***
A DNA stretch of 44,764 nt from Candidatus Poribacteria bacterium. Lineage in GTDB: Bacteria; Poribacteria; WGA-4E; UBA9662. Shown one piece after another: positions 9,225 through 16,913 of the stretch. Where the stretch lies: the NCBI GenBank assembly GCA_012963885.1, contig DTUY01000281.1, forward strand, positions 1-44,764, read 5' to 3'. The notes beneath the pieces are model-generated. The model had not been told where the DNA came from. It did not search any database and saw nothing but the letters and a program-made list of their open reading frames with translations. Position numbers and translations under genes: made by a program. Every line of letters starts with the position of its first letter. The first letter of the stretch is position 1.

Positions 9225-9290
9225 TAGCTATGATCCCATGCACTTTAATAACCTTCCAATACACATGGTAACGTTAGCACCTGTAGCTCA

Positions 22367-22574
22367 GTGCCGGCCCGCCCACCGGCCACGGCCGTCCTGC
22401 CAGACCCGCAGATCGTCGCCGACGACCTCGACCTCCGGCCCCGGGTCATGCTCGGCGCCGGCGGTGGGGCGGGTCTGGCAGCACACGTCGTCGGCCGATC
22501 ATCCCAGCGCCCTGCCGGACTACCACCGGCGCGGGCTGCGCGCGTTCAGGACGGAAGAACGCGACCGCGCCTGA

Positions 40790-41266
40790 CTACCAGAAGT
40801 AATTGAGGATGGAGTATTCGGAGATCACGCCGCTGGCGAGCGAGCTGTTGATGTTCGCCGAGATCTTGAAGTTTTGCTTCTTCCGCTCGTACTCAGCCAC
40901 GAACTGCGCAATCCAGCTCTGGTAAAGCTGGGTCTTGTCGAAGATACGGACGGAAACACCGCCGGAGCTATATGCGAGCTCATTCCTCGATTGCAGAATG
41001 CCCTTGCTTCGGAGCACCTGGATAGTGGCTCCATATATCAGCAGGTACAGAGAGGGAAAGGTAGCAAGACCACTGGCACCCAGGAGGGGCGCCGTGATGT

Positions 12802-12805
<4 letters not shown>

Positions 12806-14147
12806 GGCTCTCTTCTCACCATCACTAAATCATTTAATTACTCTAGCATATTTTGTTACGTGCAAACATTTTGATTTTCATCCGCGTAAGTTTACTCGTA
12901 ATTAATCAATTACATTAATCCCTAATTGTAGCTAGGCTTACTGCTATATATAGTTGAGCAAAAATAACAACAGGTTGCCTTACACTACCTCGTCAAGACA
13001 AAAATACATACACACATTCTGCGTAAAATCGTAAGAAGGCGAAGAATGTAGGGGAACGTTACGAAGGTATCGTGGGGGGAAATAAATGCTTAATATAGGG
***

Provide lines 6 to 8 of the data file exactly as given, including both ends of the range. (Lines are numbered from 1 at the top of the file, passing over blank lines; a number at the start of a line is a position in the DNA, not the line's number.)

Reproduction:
22401 CAGACCCGCAGATCGTCGCCGACGACCTCGACCTCCGGCCCCGGGTCATGCTCGGCGCCGGCGGTGGGGCGGGTCTGGCAGCACACGTCGTCGGCCGATC
22501 ATCCCAGCGCCCTGCCGGACTACCACCGGCGCGGGCTGCGCGCGTTCAGGACGGAAGAACGCGACCGCGCCTGA

Positions 40790-41266